Climateprediction.net is the largest experiment to try and produce a forecast of the climate in the 21st century.To do this, we need people around the world to give us time on their computers - time when they have their computers switched on, but are not using them to their full capacity.
ClimatePrediction.net project URL; http://climateprediction.net/
Climate change, and our response to it, are issues of global importance, affecting food production, water resources, ecosystems, energy demand, insurance costs and much more. There is a broad scientific consensus that the Earth will probably warm over the coming century, climateprediction.net should, for the first time, tell us what is most likely to happen.
The aim of climateprediction.net is to investigate the approximations that have to be made in state-of-the-art climate models. By running the model thousands of times (a 'large ensemble') we hope to find out how the model responds to slight tweaks to these approximations - slight enough to not make the approximations any less realistic. This will allow us to improve our understanding of how sensitive our models are to small changes and also to things like changes in carbon dioxide and the sulphur cycle.
This will allow us to explore how climate may change in the next century under a wide range of different scenarios. In the past, estimates of climate change have had to be made using one or, at best, a very small ensemble (tens rather than thousands!) of model runs. By using your computers, we will be able to improve our understanding of, and confidence in, climate change predictions more than would ever be possible using the supercomputers currently available to scientists.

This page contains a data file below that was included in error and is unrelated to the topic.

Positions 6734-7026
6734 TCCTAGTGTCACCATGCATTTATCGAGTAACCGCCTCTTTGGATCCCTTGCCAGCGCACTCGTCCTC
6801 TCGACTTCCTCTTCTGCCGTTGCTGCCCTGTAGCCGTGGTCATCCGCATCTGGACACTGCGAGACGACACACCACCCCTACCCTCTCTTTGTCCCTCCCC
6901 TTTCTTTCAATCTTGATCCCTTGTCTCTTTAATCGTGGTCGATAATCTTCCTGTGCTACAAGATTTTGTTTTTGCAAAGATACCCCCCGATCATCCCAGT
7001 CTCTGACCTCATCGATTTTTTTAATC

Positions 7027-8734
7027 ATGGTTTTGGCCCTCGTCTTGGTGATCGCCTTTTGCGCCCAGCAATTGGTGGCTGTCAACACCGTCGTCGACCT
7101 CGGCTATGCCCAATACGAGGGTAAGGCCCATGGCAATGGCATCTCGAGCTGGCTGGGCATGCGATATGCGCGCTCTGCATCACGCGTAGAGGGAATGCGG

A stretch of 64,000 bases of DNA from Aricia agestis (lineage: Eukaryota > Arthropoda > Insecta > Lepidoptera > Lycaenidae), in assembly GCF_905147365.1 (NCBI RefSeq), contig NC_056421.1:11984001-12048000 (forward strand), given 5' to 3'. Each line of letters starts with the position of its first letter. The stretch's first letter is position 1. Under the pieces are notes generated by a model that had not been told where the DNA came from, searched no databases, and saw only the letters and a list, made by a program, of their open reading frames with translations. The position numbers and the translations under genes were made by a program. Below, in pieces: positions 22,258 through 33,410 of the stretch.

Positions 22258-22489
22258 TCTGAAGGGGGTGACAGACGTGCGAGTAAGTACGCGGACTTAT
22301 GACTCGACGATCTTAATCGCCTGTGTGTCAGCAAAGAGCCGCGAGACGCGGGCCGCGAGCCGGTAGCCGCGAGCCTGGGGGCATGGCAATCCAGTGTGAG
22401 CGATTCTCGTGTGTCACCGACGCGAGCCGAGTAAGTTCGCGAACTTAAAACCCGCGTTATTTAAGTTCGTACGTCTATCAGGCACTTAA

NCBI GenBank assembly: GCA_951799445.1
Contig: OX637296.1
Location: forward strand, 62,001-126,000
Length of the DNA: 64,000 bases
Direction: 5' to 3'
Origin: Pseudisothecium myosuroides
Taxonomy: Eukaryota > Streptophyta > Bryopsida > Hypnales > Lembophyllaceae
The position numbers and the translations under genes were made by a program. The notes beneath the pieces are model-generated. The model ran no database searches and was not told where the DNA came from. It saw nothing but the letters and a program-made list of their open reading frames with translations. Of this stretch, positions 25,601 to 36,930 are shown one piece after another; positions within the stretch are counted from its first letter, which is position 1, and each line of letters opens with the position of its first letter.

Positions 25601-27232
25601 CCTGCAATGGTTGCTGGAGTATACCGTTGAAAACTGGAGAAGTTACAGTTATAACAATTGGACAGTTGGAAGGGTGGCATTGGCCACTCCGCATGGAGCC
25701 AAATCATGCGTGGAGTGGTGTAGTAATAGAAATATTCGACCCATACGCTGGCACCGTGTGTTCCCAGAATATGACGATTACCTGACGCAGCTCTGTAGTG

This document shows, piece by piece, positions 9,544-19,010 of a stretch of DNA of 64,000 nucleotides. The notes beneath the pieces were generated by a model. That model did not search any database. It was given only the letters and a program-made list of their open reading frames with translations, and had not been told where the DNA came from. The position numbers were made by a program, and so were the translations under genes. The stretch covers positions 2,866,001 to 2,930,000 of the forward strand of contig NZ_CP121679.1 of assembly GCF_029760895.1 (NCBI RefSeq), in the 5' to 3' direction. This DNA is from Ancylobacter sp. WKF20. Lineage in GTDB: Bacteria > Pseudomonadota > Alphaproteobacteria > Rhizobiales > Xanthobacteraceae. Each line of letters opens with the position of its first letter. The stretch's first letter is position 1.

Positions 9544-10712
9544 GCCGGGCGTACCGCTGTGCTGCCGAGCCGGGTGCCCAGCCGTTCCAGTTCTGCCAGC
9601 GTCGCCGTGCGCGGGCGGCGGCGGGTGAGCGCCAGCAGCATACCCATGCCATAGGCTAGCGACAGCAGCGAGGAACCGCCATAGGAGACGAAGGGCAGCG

The climateprediction.net experiment should help to "improve methods to quantify uncertainties of climate projections and scenarios, including long-term ensemble simulations using complex models", identified by the Intergovernmental Panel on Climate Change (IPCC) in 2001 as a high priority. Hopefully, the experiment will give decision makers a better scientific basis for addressing one of the biggest potential global problems of the 21st century.
Introduction to Climate Models
What is a climate model? Climate models are numerical representations of various parts of the Earth's climate system. There are two ways of looking at this. In some respects, scientists are trying to reduce the complex behaviour of the climate down to a set of mathematical equations, in the hope that they can then begin to understand the processes that are going on. This is true especially of fairly simple models. In the case of state of the art General Circulation Models/ Global Climate Models (GCMs) such as the one used in the climateprediction.net experiment, it is more a case of trying to represent everything, even if things then get so complicated that we can't always understand what's going on. The equations are tweaked, within reasonable boundaries, so that the model does as well as possible at producing past and current climates (compared to archived observations). It can then be used to try to predict what the climate is going to do in the future.
GCMs try to simulate as much as possible about the climate system: the incoming and outgoing radiation, the way the air moves, the way clouds form and precipitation falls, the way the ice sheets grow or shrink, etc. They are frequently (as in the model we use) coupled to a representation of the ocean. They may take into account how the vegetation on the Earth's surface changes. Critically, they try to calculate how all these different parts of the climate system interact, and how the feedback processes work.
This is why the "best" estimates of future climate come from general circulation models, rather than simplified models.
Video about the ClimatePrediction.net experiment
The documentary of the BBC Climate Change experiment results (hosted by climateprediction.net); presented by Sir David Attenborough.
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